Unless you practice the skills you'll learn in this book, you won't retain them. But that's difficult today because we live in a global society. We're in contact with people across town, across the country, or even on the other side of the world. But our contact usually isn't personal. The same technological advances that allow us such extraordinary access to others have exacted a toll—they have made face-to-face conversation relatively rare. Why meet with a client in person if you can phone him? Why have an actual conversation with Mom if you can leave a message on her answering machine? Why phone a friend if you can send an e-mail or an instant message? As long as the message gets through, what's the difference? Most of us have even phoned someone, hoping to leave a message, only to be disappointed when she's actually there to answer the call. Some of us even bow out altogether, relying on our assistants, kids, spouses, or friends to do our communicating for us. Or we settle into cyberspace, meeting, doing business, sometimes even becoming engaged—all on the basis of the sterile, electronically generated word, without the benefit of seeing someone or even talking to him.
All forms of communication are not equal. If I want to ask a favor of my colleague Alan, I have several choices. I can walk down the hall and speak with him in person; in that case, I'll be able to gauge his response accurately. Maybe he'll gladly say yes. Then again, maybe he'll say yes while wincing. Or perhaps he'll say no, but will clearly show his reservations. There's an almost infinite number of reactions I might see if I'm there in the room with him. Now, if I phone Alan instead, I'll be able to sense some of his feelings from his voice—but I may miss the more subtle undertones and I won't get any visual cues. If we e-mail each other, effectively squelching almost all human contact, I'll get just the facts. And what if I simply send someone else to ask?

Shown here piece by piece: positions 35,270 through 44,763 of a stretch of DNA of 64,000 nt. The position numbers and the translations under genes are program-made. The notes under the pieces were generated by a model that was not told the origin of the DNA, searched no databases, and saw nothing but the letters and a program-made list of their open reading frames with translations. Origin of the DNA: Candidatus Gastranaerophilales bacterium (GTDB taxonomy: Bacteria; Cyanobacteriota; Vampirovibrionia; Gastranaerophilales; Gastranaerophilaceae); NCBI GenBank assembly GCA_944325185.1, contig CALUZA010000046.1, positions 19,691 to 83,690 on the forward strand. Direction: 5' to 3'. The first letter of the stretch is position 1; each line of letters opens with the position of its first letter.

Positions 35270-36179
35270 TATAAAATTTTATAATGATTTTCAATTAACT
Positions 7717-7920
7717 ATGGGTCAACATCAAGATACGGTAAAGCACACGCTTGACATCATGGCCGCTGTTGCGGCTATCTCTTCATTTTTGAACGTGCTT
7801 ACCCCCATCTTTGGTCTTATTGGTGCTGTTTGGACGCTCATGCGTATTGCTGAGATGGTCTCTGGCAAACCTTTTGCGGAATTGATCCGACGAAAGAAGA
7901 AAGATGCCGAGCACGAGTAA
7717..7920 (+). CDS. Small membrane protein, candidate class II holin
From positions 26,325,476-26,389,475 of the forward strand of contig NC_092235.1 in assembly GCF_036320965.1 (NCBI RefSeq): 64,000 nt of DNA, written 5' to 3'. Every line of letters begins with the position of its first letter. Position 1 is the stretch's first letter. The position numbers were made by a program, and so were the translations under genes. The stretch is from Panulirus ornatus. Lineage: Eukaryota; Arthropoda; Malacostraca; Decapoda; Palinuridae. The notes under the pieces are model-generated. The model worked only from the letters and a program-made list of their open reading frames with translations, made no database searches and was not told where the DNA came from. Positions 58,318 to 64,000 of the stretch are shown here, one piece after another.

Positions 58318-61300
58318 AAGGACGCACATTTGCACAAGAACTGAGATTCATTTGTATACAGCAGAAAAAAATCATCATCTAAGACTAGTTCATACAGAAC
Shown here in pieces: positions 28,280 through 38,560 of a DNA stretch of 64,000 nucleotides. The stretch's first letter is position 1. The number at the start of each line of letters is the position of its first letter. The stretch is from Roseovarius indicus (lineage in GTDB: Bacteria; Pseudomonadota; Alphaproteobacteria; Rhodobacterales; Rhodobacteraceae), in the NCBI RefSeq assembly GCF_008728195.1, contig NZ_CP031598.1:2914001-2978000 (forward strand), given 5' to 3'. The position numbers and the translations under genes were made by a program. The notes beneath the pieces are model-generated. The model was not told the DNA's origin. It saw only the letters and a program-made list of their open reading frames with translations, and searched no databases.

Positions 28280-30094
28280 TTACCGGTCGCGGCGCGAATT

Making matters worse, most of us purposely avoid meaningful conversation with all but our closest friends and family. When we do get together, we may be more comfortable saying what is expected or "politically correct" than what we really believe. Self-revelation comes hard to most people; those who confess their innermost secrets on afternoon talk shows are the exception, not the rule. The reasons we don't like to expose ourselves could fill a book, but undoubtedly the edgy, distrustful tenor of urban life is among them. From childhood on, those of us who live in or near big cities are urged to be wary of strangers; the concept is reinforced nightly on the local news. We urbanites often return from a visit to a small town marveling at how we were treated. Instead of the averted gazes we've grown accustomed to, we're met with a friendly "Hello, how are you?" from people who really seem to mean it! That level of spontaneous, trusting communication is hard to come by in the cities where most Americans live.
Most of us did not grow up in a community where our high school classmates became our dentists, our barbers, and our children's schoolteachers. Sure, we have friends and families, but the majority of people we see each day are strangers and therefore suspect. Because we fear them, we often avoid contact, and as a result we don't use our social skills as often as we could. Our people-reading muscles have atrophied from lack of exercise.